file:///home/zoe/Model/web/zoe/images/return/lines00_1.jpg file:///home/zoe/Model/web/zoe/images/return/lines01_1.jpg

file:///home/zoe/Model/web/zoe/images/return/lines03_1.jpg file:///home/zoe/Model/web/zoe/images/return/lines05_1.jpg

The are three phases to my line making process, (1) get the length approximately right (as per pic's), (2) make up one set of ends, (3) go to the field and measure the exact length, then make up the remaining ends, marking them to match my colour coding on the existing made up ends, (4) at home make up all ends to a finished state and dip in the appropriate colour paint for identification and weather proofing. As you can see, not straightforward, but I have never had an line end failure, and my lines last a long time, one pair I was surprised to work out, about 35 years and still in regular use. I always use stainless multi strand, the ends are sleeved in either aluminium or brass tube: bound with copper wire or fuse wire (easier to handle), or thread; wound with tissue paper strip impregnated with glue, anything from Balsa Cement to UHU Glue (preferably something that doesn't dry hard like epoxy or cyano'), the tissue is wound past the end of the binding to spread out where the load is greatest at the change in section.

It should be easy to substiture heat shrink tubing for thre paper/glue wrapping, but I always forget to thread the sleeving on before binding the lines. Stupid woman!

Glow Plugs

I received another email from Charlie Stone in West Australia, more of Charlie's excellent high quality work can be seen on the Friends Pictures page. My jaw just drops at what Charlie gets up to.

Just a quick note to say hello and show you one of the things that I have been up to of late.  I am currently playing about with a fairly vintage engine.  It is a Westbury Kestrel .29 that was made in 1937.  I have plans to put it in the air, but as it was built as a boat motor it had a flywheel rather than a prop driver, so I have yet to make the prop driver and a new set of rings for it.  The prop driver design has a 5/8th inch diameter hub, so I will also have to do something about making a prop that can stand having a giant hole through the hub.  The engine was built as a spark ignition engine for 3/8" spark plugs, but I want to run it as a glow motor.  The difficulty with that is due to the head thickness (I don't want to modify the head) I can't use an adapter to fit standard glowplugs so I have had to make some 3/8" glow plugs (photos attached).  I believe that in the early days you could actually buy these, but sadly not any longer so it is up to gadgeteers like me to do it at home.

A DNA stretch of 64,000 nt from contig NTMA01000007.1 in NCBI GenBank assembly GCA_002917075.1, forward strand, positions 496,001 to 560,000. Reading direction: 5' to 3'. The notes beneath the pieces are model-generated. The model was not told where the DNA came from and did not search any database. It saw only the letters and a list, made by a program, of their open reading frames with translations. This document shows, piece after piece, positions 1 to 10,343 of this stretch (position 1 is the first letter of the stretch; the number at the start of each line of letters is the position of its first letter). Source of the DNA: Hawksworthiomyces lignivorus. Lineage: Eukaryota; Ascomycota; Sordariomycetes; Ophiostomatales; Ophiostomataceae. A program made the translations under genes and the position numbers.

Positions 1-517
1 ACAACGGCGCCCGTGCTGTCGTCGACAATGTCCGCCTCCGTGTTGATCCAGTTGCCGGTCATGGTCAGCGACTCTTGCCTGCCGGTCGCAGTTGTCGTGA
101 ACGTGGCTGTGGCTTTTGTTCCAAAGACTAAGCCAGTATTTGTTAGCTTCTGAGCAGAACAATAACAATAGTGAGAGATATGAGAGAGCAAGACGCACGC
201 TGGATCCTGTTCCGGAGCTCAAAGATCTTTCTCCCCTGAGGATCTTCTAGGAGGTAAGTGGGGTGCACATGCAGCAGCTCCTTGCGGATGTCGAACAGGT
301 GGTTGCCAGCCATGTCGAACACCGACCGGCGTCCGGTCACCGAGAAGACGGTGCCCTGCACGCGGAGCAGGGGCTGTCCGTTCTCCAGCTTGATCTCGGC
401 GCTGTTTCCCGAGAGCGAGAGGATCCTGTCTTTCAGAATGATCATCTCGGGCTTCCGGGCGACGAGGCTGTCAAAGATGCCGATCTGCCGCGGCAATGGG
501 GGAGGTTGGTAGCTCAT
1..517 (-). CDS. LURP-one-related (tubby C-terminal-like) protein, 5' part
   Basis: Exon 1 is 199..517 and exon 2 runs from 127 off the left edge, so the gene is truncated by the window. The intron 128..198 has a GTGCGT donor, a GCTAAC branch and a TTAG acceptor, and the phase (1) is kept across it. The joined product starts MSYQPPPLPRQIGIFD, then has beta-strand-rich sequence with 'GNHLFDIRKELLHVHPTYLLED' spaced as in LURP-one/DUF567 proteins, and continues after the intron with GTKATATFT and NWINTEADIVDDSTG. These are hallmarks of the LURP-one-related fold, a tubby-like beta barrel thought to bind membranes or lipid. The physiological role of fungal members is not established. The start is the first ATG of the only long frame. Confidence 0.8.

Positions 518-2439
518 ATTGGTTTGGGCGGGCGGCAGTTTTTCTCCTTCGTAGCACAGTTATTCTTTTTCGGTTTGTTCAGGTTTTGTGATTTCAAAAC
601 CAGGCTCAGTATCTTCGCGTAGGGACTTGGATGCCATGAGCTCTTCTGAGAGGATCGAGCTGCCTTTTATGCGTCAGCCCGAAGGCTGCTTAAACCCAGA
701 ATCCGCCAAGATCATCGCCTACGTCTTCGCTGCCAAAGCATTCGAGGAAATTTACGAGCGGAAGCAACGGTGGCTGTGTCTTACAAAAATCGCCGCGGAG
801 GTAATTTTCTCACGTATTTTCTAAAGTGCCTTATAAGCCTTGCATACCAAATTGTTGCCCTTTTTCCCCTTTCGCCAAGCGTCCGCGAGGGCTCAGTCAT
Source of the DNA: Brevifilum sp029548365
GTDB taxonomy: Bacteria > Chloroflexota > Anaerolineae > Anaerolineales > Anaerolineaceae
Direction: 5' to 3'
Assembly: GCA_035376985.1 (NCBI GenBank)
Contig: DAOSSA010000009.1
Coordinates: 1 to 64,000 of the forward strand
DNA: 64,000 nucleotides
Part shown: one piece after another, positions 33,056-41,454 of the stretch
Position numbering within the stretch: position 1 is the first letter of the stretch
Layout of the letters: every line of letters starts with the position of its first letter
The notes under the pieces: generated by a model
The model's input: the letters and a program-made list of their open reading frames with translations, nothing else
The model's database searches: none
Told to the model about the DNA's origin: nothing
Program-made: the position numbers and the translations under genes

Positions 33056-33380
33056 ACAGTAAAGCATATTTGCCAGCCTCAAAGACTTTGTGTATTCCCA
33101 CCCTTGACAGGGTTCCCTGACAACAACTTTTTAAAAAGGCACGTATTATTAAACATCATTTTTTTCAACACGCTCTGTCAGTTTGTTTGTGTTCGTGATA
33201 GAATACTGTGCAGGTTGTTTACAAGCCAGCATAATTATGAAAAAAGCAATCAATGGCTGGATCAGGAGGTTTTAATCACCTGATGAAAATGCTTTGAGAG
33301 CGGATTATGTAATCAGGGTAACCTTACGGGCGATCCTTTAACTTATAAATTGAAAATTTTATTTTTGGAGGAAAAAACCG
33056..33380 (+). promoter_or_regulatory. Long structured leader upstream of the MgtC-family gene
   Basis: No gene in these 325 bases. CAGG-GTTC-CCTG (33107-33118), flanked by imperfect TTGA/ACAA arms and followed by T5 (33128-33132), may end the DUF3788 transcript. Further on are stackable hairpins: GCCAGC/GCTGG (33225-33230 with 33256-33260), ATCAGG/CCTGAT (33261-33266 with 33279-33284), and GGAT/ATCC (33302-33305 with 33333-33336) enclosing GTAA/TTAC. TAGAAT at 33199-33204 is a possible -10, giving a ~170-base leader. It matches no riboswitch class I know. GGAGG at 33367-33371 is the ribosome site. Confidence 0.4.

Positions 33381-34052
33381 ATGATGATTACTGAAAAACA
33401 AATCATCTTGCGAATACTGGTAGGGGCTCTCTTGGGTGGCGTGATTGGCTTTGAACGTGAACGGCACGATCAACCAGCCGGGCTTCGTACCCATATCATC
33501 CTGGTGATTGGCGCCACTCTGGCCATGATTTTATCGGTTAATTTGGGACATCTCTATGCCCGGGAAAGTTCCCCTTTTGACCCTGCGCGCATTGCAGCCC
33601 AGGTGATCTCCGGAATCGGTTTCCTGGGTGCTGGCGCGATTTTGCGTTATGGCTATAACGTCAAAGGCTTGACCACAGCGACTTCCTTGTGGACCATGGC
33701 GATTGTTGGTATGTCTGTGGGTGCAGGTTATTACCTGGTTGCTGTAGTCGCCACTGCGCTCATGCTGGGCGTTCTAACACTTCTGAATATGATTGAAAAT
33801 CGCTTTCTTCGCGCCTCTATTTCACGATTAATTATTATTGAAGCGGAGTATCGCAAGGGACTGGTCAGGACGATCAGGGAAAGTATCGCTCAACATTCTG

I seem to have lost part of the text about the use of a re-wound mains transformer, but when I enquired how Charlie had spot welded the element in place he replied thus,

It works as planned and sticks the wire into place.   I have made a few normal sized plugs and re-elemented some commercial ones already.  It wasn't done for any commercial purpose, but because a self styled expert told me that it couldn't be done.

Nice one Charlie :)

bigplug02.JPG

Broadband Speed

Regarding the Internet I mentioned above, this may be of interest, and, or, amusement to anyone with a broadband connexion. The following is an email I sent to Virgin Media, as comment on their service.

Also during the conversation quoted below, I had the double annoyance of being called 'Sir' every other sentence I know I don't have a particularly feminine voice  on the telephone, and it gets worse when I get angry, but the person on the other end is reading a script, with my title on it, so should get it right. Even when pulled up about it, the said person carried on calling me 'Sir' . I have even heard the same thing in supermarkets and shops said to other women, and it is not very complimentary. AND neither is being called 'Mate!', when I am standing naked on the doorstep, dripping wet, struggling to cover my boobs and what little dignity I have left with a towel that's not big enough, having been dragged out of a bath by some idiot trying to sell something.  AND you can stick whatever it is the you are selling where the sun don't shine, MATE!